2. Rob Zastryzny is a lefty who got off to a terrible start at Daytona this year. Since the end of May, he has been outstanding. In June he had a 1.90 ERA in 4 starts and a 3.86 in July, despite one bad start where he gave up three runs in four innings. Zastryzny is on this list because I don’t know what he is going to be. He throws in the lows 90s. When he keeps the ball down, he is very successful as June attests to, and when he doesn’t keep it down, he gets rocked as the 8+ ERA in April shows. He could be a reliever, he could be a starter. I think it depends on how his stuff plays at higher levels. He needs to add a couple ticks to the fastball. His breaking stuff is average, but as a lefty, he has an advantage to keeping his breaking stuff over the plate. He just needs to keep them down in the zone.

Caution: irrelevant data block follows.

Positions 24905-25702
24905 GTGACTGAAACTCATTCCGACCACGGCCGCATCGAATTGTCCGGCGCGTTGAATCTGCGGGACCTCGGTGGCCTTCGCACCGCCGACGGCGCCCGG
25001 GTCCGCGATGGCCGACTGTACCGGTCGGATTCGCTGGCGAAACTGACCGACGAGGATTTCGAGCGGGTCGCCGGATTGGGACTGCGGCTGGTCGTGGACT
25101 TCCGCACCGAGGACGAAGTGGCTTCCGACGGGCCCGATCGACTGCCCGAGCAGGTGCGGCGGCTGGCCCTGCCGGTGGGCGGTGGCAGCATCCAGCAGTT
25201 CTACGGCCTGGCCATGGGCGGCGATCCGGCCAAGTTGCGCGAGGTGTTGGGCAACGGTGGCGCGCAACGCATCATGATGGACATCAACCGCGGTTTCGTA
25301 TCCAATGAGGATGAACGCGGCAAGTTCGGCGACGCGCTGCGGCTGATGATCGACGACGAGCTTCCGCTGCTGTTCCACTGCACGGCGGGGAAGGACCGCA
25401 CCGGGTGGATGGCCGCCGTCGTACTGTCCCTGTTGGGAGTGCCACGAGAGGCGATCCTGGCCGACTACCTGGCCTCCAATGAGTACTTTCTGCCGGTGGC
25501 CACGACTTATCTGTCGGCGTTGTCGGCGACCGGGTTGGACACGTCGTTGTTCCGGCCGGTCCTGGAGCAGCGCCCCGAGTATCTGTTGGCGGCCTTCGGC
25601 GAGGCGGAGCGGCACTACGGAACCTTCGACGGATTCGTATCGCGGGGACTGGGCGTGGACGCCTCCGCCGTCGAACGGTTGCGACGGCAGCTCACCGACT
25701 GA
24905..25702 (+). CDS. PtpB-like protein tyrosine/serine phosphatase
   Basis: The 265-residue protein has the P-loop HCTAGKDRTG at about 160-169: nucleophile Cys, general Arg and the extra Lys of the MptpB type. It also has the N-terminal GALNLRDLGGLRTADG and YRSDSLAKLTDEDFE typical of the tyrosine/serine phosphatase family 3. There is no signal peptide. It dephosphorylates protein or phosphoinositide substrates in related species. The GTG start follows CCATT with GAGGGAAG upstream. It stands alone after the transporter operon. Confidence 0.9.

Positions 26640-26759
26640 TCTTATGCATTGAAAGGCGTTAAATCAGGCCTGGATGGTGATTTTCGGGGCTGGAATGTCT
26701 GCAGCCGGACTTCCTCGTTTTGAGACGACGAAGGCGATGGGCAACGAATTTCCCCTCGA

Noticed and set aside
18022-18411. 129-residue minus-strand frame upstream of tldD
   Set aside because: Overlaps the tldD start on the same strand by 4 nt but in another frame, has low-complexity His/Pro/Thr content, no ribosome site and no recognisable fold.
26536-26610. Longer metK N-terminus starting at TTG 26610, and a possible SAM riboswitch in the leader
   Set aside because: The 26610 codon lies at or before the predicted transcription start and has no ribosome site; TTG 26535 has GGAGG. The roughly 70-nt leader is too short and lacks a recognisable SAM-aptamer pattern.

3. I like Tyler Skulina. I will say that now as there are some scouts and bloggers who don’t. He pitches to contact this year as he has been struggling with tendonitis in his left knee and his velocity has dipped 4-6 mph. He is currently throwing 88-91 most days. He has struggled this year with his breaking ball. He struggled with the arm speed used to deliver it and the release point. The key for me, and for Skulina, is to get that knee healthy. If he can, the velocity we saw at Kent State when he threw 95 regularly should return, and with being able to land on his left properly, he should be able to get a better command and release of his breaking ball. I think ultimately, in the long run, Skulina will work as a starter in the minors to refine his pitches and command. However, as a reliever, he could add a couple of ticks to that fastball if he can get the knee healthy. Imagine a 6’6” guy throwing downhill at 95-97. That would be some good stuff right there.